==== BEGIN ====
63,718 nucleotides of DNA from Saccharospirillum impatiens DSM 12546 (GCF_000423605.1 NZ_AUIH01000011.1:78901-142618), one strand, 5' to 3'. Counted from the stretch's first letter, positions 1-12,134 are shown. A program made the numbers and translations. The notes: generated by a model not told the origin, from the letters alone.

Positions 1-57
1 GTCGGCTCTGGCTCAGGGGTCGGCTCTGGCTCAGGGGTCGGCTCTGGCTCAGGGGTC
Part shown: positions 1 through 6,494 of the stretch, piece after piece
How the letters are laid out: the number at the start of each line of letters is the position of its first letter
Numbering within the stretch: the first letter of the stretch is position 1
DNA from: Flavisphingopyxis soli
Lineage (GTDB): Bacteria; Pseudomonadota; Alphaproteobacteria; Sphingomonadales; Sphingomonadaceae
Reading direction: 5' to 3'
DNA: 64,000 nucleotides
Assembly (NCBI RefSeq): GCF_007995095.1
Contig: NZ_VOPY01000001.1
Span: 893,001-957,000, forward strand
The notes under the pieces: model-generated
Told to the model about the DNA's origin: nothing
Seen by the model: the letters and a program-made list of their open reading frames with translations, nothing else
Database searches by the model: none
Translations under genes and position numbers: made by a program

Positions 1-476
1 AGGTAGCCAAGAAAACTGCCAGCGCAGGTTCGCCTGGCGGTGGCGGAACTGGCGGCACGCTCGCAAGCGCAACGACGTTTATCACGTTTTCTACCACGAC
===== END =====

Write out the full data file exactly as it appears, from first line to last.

63,718 nucleotides of DNA from Saccharospirillum impatiens DSM 12546 (GCF_000423605.1 NZ_AUIH01000011.1:78901-142618), one strand, 5' to 3'. Counted from the stretch's first letter, positions 1-12,134 are shown. A program made the numbers and translations. The notes: generated by a model not told the origin, from the letters alone.

Positions 1-57
1 GTCGGCTCTGGCTCAGGGGTCGGCTCTGGCTCAGGGGTCGGCTCTGGCTCAGGGGTC
Part shown: positions 1 through 6,494 of the stretch, piece after piece
How the letters are laid out: the number at the start of each line of letters is the position of its first letter
Numbering within the stretch: the first letter of the stretch is position 1
DNA from: Flavisphingopyxis soli
Lineage (GTDB): Bacteria; Pseudomonadota; Alphaproteobacteria; Sphingomonadales; Sphingomonadaceae
Reading direction: 5' to 3'
DNA: 64,000 nucleotides
Assembly (NCBI RefSeq): GCF_007995095.1
Contig: NZ_VOPY01000001.1
Span: 893,001-957,000, forward strand
The notes under the pieces: model-generated
Told to the model about the DNA's origin: nothing
Seen by the model: the letters and a program-made list of their open reading frames with translations, nothing else
Database searches by the model: none
Translations under genes and position numbers: made by a program

Positions 1-476
1 AGGTAGCCAAGAAAACTGCCAGCGCAGGTTCGCCTGGCGGTGGCGGAACTGGCGGCACGCTCGCAAGCGCAACGACGTTTATCACGTTTTCTACCACGAC